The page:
Trotsky in Caracas
The ideas of Leon Trotsky have already been referred to on a number of occasions by president Chávez, who has said he is a follower of the permanent revolution, and commented favorably on the Transitional Program.
Now, on August 20th, the Venezuelan authorities have organized a public meeting to commemorate 67 years since the assassination of Trotsky in Mexico. This is certainly an historic event. It is the first time in 67 years that this date has been commemorated officially by a government institution anywhere in the world.
Amongst those invited to take part in the event are Esteban Volkov, Trotsky’s grandson, who has dedicated most of his efforts to the rehabilitation of the figure of the Russian revolutionary from the pile of slanders and lies of the Stalinists; Celia Hart, the Cuban communist who has played a key role in reintroducing the debate on Trotsky on the island and reclaimed his ideas; and Ricardo Napurí, a Peruvian army officer who became a revolutionary, collaborated with Che Guevara and is also a Trotskyist.
While in Caracas to participate in the event today, they were also interviewed on the main Venezuelan state TV channel by the well-known journalist Ernesto Villegas in one of the programs with the highest audience ratings, “En Confianza.” This was probably the most public debate on Trotsky that has taken place in the Venezuelan revolution.
In the program, Villegas introduced Estaban Volkov as the “grandson of Leon Trotsky, the great figure of the world revolution.” Esteban replied: “I am also the last surviving witness to the two attempts on Trotsky’s life, the first one, and then the second when Ramón Mercader destroyed one of the most brilliant Marxist minds that has existed,” and added that he was only 14 at the time.
Villegas explained that: “they are here to participate, in the framework of the debate about socialism of the 21st century, in the discussion about the role of Leon Trotsky, there are many Trotskyists amongst the Venezuelan revolutionaries.”
When asked about who Leon Trotsky was, Esteban Volkov explained that:
“Trotsky was one of the greatest revolutionary Marxists in history, one of the key figures, together with Lenin in the organization and carrying out of the Russian Revolution, and then he became a defender of that revolution when the regime became bureaucratized and moved in a direction completely opposite to Marxist ideas, something that led finally to the destruction of the Soviet Union and the restoration of capitalism. Trotsky, in the last period of his life, defended that revolution. He paid with his life and fell in the trenches of that struggle. In Mexico, on August 20th it will be the 67th anniversary of when he fell victim to an agent of Stalin. But Trotsky is still alive.”
The discussion then moved on to the question of permanent revolution and Volkov was emphatic:
“Yes, the revolution must reach its conclusion, it cannot be stopped at intermediate stages. We are not in the business of making the French Revolution, which was something that Stalin defended, and the working class paid with blood for this. In China he defended the revolution of Chiang-Kai Shek, which was a nationalist movement, and he instructed the working class to support Chiang-Kai Shek and then Chiang-Kai Shek massacred and assassinated the working class at that time, in the 1920s.”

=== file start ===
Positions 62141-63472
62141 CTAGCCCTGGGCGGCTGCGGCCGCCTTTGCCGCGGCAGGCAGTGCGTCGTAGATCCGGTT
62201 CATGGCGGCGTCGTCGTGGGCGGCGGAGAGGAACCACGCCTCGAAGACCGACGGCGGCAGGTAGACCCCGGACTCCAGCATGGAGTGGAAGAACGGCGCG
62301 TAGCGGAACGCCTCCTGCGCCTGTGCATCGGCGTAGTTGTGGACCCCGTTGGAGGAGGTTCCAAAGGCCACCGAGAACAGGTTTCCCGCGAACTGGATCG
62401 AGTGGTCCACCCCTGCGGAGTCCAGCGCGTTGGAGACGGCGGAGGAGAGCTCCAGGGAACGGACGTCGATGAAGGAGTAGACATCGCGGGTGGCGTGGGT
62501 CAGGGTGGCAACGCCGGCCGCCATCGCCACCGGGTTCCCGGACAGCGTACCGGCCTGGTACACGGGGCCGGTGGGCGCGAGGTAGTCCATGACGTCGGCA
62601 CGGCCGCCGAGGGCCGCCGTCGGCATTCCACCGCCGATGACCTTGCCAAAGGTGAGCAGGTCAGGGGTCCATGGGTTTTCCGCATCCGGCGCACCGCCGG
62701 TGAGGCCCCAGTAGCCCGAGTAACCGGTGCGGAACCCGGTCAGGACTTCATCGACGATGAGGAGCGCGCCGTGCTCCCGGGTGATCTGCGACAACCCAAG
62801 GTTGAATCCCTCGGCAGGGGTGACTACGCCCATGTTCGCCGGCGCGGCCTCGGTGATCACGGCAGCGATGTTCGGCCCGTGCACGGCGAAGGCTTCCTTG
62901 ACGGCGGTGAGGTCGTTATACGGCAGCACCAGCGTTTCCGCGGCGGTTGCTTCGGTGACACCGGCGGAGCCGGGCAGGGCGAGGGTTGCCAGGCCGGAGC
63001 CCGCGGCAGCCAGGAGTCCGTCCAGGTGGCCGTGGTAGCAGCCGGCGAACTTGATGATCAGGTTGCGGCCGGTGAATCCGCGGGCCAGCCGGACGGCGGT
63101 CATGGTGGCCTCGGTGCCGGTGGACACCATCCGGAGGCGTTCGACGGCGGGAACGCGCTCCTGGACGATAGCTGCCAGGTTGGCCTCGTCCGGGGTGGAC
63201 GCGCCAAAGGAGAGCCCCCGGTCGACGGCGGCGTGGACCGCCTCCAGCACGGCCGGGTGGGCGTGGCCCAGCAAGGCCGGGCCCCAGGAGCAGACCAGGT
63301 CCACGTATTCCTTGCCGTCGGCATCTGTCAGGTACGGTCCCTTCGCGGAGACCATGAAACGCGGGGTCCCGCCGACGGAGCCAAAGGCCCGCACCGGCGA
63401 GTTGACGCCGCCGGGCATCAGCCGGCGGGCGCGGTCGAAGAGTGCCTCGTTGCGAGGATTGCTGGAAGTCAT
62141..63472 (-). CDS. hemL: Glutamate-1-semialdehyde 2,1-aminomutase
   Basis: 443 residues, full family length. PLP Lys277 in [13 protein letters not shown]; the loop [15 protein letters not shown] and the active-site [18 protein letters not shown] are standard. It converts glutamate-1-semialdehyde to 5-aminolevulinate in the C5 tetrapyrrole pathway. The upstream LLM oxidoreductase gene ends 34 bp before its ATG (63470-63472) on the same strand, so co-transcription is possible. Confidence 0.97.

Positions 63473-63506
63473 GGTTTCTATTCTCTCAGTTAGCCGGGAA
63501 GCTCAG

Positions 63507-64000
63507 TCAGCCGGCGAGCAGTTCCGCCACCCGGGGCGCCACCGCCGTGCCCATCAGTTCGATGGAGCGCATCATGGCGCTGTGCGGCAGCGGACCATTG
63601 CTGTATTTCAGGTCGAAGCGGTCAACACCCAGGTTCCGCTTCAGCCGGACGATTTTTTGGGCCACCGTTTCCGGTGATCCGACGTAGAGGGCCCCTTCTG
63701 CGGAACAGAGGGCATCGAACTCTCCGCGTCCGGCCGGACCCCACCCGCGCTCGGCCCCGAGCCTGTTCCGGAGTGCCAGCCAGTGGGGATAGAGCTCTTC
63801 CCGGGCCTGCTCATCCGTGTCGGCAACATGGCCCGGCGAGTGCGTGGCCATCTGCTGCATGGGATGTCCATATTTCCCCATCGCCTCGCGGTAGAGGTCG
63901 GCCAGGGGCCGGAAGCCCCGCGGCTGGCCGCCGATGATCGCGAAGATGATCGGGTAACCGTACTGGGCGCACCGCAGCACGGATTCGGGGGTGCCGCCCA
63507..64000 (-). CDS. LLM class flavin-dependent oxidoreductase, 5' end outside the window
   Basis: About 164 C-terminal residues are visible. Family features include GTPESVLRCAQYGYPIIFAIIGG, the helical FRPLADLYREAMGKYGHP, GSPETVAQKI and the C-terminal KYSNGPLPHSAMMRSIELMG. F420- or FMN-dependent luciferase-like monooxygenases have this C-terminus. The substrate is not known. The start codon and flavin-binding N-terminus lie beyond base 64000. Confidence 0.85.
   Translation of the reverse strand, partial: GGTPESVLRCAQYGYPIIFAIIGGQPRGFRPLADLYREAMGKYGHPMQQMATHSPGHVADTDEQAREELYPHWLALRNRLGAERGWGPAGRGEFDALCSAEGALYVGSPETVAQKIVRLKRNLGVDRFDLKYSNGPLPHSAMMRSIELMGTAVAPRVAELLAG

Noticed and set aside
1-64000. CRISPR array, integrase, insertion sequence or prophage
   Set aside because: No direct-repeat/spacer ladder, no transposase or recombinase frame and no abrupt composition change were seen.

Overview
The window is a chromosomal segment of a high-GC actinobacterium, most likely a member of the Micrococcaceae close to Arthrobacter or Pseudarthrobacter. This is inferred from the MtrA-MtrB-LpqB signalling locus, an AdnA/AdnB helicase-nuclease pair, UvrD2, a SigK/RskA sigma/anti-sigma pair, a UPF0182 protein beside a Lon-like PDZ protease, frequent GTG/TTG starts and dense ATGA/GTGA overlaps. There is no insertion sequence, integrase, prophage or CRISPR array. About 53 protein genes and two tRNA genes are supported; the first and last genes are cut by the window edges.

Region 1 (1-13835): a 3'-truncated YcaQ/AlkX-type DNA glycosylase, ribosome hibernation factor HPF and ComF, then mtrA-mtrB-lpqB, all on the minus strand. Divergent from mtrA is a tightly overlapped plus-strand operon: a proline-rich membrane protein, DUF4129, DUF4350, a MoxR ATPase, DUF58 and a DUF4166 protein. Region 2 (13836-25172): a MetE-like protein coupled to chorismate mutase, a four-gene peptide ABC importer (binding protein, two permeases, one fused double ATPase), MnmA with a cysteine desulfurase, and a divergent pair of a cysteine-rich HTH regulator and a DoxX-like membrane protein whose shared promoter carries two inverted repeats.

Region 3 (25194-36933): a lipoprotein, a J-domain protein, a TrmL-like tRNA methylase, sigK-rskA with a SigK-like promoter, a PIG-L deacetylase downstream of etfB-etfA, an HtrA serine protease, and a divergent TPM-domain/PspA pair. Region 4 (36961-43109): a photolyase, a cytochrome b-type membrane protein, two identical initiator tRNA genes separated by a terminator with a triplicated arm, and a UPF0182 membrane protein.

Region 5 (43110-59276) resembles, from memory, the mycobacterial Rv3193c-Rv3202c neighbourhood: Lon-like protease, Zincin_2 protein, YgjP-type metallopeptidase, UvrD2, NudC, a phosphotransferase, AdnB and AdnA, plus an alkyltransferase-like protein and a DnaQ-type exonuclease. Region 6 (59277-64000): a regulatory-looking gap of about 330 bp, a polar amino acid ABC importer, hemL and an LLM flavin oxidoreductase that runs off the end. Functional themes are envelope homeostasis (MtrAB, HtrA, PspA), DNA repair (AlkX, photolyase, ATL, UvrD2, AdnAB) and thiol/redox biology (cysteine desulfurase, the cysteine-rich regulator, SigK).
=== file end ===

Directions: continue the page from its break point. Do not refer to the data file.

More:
Celia Hart, who was wearing a red T-Shirt with the face of Che Guevara, also insisted that what was happening in Venezuela could only be understood if one understood Trotsky’s permanent revolution:
“You introduced me as a comrade from abroad, but in Venezuela, thanks to the permanent revolution, a Cuban revolutionary is a comrade from within. What you are discussing here now is part of the Cuban revolution, I have no borders that separate me from the Venezuelan revolution. Socialism of the 21st century and the relationship between the Cuban and Venezuelan revolutions have a lot to do with the permanent revolution. Leon Trotsky is brought back to life, he is alive in Che Guevara, and I am very pleased to be alive and be able to see what is happening now, the permanent revolution. Next year is also the 70th anniversary of the transitional program, which comrade president Chávez has already mentioned. We are witnessing unprecedented events, the fact that a Ministry is organizing a commemoration of Trotsky, this is the first time in world history.”
Asked about the differences between the Cuban and Venezuelan constitutions, Celia stressed the need for the planning of the economy:
“I am a physicist and I think that the processes should be seen in their dynamics. The revolution in Venezuela is moving towards a socialist revolution. I agree with the economist in the previous program who said that there is a struggle between private and socialized property and that we need to move towards planning of the economy, as a Marxist and as a Guevarist as well, I fully agree. In fact when Che Guevara was Minister of Industry this was one of his battles, even against many Stalinists, to make planning and centralization central features.”
This is very relevant to the discussions that are taking place now in the revolutionary movement in Venezuela, where some are arguing that we can have some sort of “mixed economy,” where an expanded state sector co-exists with private capitalists dominating key sectors of the economy. In order to have democratic planning of the economy, the key economic levers (the land, the banks and the main industries) must be expropriated and put under democratic workers’ control.
When asked about the current state of the Cuban revolution Celia said that the fate of the Cuban revolution was closely linked to the Venezuelan revolution:
“The revolution in Cuba is permanent thanks to Caracas, and the Cuban revolution is passing through the streets of Caracas. So, what you do here, do it right, because the Venezuelan revolution in a sense is the continuation of my revolution.”
Ricardo Napurí explained that he became a revolutionary in 1948, when as a Peruvian air force officer he refused to bomb an APRA left wing uprising and had to go to exile in Argentina. Napurí was one of those who convinced Che Guevara to read Trotsky when he met him in Havana in 1959 and gave him a copy of The Permanent Revolution. He insisted that the Venezuelan revolution could not be seen in isolation but as part of a worldwide process: